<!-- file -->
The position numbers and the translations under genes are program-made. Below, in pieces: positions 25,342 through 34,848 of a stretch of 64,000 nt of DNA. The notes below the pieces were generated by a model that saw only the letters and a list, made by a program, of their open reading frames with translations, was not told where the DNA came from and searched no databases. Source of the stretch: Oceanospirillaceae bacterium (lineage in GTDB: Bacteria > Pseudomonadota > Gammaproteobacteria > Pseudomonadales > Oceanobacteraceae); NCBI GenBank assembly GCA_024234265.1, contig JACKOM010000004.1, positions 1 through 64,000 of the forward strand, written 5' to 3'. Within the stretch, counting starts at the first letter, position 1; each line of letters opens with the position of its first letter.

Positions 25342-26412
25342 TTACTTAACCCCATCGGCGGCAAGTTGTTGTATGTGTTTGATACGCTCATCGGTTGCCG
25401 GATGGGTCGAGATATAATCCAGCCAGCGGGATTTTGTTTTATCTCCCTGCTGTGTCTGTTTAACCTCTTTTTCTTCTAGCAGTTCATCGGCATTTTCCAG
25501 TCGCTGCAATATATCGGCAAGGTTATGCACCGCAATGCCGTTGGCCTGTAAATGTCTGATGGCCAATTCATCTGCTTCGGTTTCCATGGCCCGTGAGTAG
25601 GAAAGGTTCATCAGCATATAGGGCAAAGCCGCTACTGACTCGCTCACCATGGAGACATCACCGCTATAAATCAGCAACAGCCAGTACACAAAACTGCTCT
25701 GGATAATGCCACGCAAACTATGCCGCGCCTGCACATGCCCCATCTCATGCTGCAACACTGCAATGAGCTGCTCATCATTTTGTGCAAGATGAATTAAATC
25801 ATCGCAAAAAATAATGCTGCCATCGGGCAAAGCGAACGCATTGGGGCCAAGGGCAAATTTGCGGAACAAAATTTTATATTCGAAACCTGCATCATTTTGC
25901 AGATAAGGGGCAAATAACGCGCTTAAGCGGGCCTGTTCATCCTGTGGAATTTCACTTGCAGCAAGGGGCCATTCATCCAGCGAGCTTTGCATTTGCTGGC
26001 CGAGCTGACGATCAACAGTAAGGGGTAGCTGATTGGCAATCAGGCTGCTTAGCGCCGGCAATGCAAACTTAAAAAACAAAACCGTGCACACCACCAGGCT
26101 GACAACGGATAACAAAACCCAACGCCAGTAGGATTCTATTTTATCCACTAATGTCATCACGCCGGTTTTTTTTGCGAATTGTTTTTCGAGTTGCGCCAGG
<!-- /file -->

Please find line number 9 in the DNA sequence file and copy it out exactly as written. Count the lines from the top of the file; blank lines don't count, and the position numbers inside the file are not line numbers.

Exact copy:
25901 AGATAAGGGGCAAATAACGCGCTTAAGCGGGCCTGTTCATCCTGTGGAATTTCACTTGCAGCAAGGGGCCATTCATCCAGCGAGCTTTGCATTTGCTGGC